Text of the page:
Everyone wants power and everyone is in a constant duplicitous game to gain more power at the expense of others, according to Greene, a screenwriter and former editor at Esquire (Elffers, a book packager, designed the volume, with its attractive marginalia). We live today as courtiers once did in royal courts: we must appear civil while attempting to crush all those around us. This power game can be played well or poorly, and in these 48 laws culled from the history and wisdom of the world’s greatest power players are the rules that must be followed to win. These laws boil down to being as ruthless, selfish, manipulative, and deceitful as possible. Each law, however, gets its own chapter: “Conceal Your Intentions,” “Always Say Less Than Necessary,” “Pose as a Friend, Work as a Spy,” and so on. Each chapter is conveniently broken down into sections on what happened to those who transgressed or observed the particular law, the key elements in this law, and ways to defensively reverse this law when it’s used against you. Quotations in the margins amplify the lesson being taught. While compelling in the way an auto accident might be, the book is simply nonsense. Rules often contradict each other. We are told, for instance, to “be conspicuous at all cost,” then told to “behave like others.” More seriously, Greene never really defines “power,” and he merely asserts, rather than offers evidence for, the Hobbesian world of all against all in which he insists we live. The world may be like this at times, but often it isn’t. To ask why this is so would be a far more useful project.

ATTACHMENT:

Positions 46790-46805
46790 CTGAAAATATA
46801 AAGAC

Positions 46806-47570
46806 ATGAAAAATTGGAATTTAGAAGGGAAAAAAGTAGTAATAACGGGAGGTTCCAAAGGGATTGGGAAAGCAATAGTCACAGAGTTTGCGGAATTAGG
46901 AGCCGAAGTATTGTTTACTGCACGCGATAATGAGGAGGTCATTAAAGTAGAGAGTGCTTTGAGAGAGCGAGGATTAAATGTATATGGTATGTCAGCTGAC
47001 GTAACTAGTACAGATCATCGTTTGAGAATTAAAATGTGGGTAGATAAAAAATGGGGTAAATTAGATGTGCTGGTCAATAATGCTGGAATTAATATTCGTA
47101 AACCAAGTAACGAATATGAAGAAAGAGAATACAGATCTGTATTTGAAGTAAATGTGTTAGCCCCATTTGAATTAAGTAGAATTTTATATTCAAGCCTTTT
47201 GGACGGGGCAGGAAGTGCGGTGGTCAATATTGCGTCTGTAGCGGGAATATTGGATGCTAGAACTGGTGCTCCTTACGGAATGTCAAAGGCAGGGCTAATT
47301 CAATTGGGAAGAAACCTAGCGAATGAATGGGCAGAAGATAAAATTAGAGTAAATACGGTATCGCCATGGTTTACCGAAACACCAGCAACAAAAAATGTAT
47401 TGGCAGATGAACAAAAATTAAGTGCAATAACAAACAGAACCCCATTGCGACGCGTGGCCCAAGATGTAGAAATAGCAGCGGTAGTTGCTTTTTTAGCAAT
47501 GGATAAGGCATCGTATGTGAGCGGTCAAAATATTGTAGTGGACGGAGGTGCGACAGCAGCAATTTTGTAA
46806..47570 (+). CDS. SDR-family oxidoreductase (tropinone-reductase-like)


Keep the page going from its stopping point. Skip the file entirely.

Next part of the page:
If the authors are serious, this is a silly, distasteful book. If they are not, it’s a brilliant satire.

Pub Date: Sept. 1, 1998

ISBN: 0-670-88146-5

Page Count: 430

Publisher: Viking

Review Posted Online: May 20, 2010

Kirkus Reviews Issue: July 15, 1998

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The author's youthfulness helps to assure the inevitable comparison with the Anne Frank diary although over and above the...


Elie Wiesel spent his early years in a small Transylvanian town as one of four children. 

He was the only one of the family to survive what Francois Maurois, in his introduction, calls the "human holocaust" of the persecution of the Jews, which began with the restrictions, the singularization of the yellow star, the enclosure within the ghetto, and went on to the mass deportations to the ovens of Auschwitz and Buchenwald. There are unforgettable and horrifying scenes here in this spare and sombre memoir of this experience of the hanging of a child, of his first farewell with his father who leaves him an inheritance of a knife and a spoon, and of his last goodbye at Buchenwald his father's corpse is already cold let alone the long months of survival under unconscionable conditions. 

The author's youthfulness helps to assure the inevitable comparison with the Anne Frank diary although over and above the sphere of suffering shared, and in this case extended to the death march itself, there is no spiritual or emotional legacy here to offset any reader reluctance.

Pub Date: Jan. 16, 2006

ISBN: 0374500010

Page Count: 120

Publisher: Hill & Wang

Review Posted Online: Oct. 7, 2011

Kirkus Reviews Issue: Jan. 15, 2006